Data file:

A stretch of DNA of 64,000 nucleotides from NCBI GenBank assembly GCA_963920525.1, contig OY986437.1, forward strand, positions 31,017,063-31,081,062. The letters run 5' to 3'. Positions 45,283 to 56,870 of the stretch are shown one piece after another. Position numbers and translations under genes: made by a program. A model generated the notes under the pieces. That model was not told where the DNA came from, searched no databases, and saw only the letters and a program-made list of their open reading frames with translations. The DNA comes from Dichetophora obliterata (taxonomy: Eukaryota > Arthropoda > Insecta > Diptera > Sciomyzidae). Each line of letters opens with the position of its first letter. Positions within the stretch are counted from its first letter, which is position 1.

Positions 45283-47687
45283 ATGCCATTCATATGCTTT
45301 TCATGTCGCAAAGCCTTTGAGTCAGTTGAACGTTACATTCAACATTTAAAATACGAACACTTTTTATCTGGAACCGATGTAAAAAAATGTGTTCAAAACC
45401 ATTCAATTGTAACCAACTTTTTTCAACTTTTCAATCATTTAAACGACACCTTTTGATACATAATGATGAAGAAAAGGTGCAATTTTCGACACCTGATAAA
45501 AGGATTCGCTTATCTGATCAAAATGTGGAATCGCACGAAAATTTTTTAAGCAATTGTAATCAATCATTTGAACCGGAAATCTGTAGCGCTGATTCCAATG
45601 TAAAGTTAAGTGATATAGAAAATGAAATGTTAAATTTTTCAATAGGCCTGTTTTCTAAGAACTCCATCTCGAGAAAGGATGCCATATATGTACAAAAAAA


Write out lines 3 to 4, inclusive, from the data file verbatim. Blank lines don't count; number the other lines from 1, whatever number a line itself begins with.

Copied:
45283 ATGCCATTCATATGCTTT
45301 TCATGTCGCAAAGCCTTTGAGTCAGTTGAACGTTACATTCAACATTTAAAATACGAACACTTTTTATCTGGAACCGATGTAAAAAAATGTGTTCAAAACC